1. Runoff is rapid.
2. Possibility of water erosion is high.
3. Possibility of soil blowing is slight.
4. Shrink-swell potential is low.
5. Rock fragment range is 35-80 percent.
In the vegetation study prepared by Warren R. Keammerer of Stoecker-Keammerer & Associates, the vegetation of the South Draw site is described as "typical of what would be expected to grow at this elevation in the foothills." Open ponderosa pine forests, meadows, and douglas fir forests occur in characteristic patterns. More than 100 plant species have been observed on the South Draw site. This relatively high number results from the site's transitional location, between the mountains and the plains. Keammerer classified the vegetation into four types and described them as follows:
Dry Meadow/Open Woodland Type. The dry meadow/open woodland type occurs throughout the site primarily on south-facing slopes. The major tree species, ponderosa pine (Pinus ponderosa), occur as scattered individuals. There is no closed canopy. Major grasses include various species of needlegrass (Stipa spp.) and wheatgrasses (Agropyron spp.)
Dense Ponderosa Pine and Douglas-fir Forest Type. This type occurs on the steep north-facing slopes on the site. The major species are ponderosa pine and Douglas fir (Pseudotsuga menziesii). Tree density is approximately two to four times greater than in the open woodland type.
The understory in the dense woodland type is very sparse with only a few scattered plants. Typical species include mountain parsley (Aletes acaulis), whisk fern (Harbouria trachypleura), and Oregon grape (Mahonia repens).
Aspen Woodlands. Aspen woodlands are very restricted and occur in only a few areas on the site. These stands are on north-facing slopes. The primary species is quaking aspen (Populus tremuloides). Most of the individual trees are small and appear to be growing under stressed conditions. It appears that the natural environment at this location is marginal in its capabilities to support aspen. Understory shrub species include snowberry (Symphoricarpos orerophilus) and woods rose (Rosa woodsi i).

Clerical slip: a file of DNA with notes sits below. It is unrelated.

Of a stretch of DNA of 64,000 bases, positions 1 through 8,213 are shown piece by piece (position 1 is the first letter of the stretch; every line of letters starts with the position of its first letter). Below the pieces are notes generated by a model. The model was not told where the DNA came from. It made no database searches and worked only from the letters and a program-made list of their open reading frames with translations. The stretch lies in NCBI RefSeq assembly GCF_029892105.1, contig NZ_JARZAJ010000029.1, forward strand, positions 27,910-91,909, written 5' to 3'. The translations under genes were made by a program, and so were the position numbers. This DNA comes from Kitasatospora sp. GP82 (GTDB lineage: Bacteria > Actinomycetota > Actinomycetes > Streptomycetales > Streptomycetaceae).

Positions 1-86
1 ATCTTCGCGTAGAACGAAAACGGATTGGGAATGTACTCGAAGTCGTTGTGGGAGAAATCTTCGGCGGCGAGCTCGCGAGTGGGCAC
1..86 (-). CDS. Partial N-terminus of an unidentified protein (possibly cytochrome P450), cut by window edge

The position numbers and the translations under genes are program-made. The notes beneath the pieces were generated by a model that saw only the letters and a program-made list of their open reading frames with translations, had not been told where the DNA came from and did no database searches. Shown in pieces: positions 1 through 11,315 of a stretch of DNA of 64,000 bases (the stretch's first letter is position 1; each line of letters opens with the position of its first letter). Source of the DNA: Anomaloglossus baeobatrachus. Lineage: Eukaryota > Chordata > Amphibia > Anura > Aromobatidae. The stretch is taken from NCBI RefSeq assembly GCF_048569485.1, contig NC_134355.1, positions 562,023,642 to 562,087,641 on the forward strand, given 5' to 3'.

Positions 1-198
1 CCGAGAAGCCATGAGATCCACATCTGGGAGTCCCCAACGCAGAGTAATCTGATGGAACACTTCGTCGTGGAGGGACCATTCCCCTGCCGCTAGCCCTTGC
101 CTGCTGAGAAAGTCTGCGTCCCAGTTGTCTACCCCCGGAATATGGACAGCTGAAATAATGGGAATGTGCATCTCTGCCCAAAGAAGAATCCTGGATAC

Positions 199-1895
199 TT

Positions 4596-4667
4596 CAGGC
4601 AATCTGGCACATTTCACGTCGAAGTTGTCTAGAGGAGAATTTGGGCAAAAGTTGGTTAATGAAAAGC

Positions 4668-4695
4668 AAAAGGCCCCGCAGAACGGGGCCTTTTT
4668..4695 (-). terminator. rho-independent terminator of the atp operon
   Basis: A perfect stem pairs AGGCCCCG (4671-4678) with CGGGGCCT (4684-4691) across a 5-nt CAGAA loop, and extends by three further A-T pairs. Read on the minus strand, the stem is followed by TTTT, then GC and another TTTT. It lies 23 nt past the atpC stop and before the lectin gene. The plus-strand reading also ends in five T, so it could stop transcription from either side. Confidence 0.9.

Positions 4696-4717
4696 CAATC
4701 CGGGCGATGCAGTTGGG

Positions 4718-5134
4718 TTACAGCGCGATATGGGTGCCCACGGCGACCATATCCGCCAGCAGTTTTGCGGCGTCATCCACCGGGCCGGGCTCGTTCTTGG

Disturbed Areas and Roadsides. The vegetation on the disturbed areas and roadsides is composed primarily of annual weedy species. Major species include prickly lettuce (Lactuca serriola), horseweed (Conyza candensis), cheatgrass brome (Bromus tectorum) and ground smoke (Gayophytum ramocissiumu). This type occurs on roadsides as well as along the Denver and Rio Grande Western Railroad right-of-way which crosses the site.
Dense ponderosa pine and douglas fir forest
Disturbed area and roadsides
Fig. 7 Vegetation Map
The major wildlife habitats on the site are the dense coniferous for north-facing slopes and the open woodland and meadows on the south-f slopes. A small amount of riparian habitat, primarily small stands aspen and alder thickets, occurs in the South Draw drainage. This d is a small ephemeral stream, fast-flowing during runoff but dry duri summer.
es t on
ac i ng
ra i nage
In their report evaluating wildlife conditions, Stoecker-Keammerer & Associates concluded that "the wildlife habitat on the South Draw property is typical of much of the surrounding area with a similar topography. No critical or especially important wildlife habitats were found. The property would be rated as having fair to good habitat conditions". Table 1 lists wildlife species that they identified during four site visits.
Table 1. List of Wildlife Species Identified by Stoecker-Kearamerer t Associates During Site Visits in 1980 and 1981.
Common name Scientific Name
MAMMALS Nuttall's cottontail Abert's squirrel Chickaree
Northern pocket gopher Mule deer
Red-tailed hawk Turkey vulture Blue grouse Common flicker Hairy woodpecker Mourning dove Steller's jay Common raven Black-billed magpie Mountain chickadee White-breasted nuthatch Red-breasted nuthatch Townsend's solitaire Dark-eyed junco Gray-headed junco Mountain bluebird American robin Hermit thrush Western tanager Violet-green swallow Rose-breasted grosbeak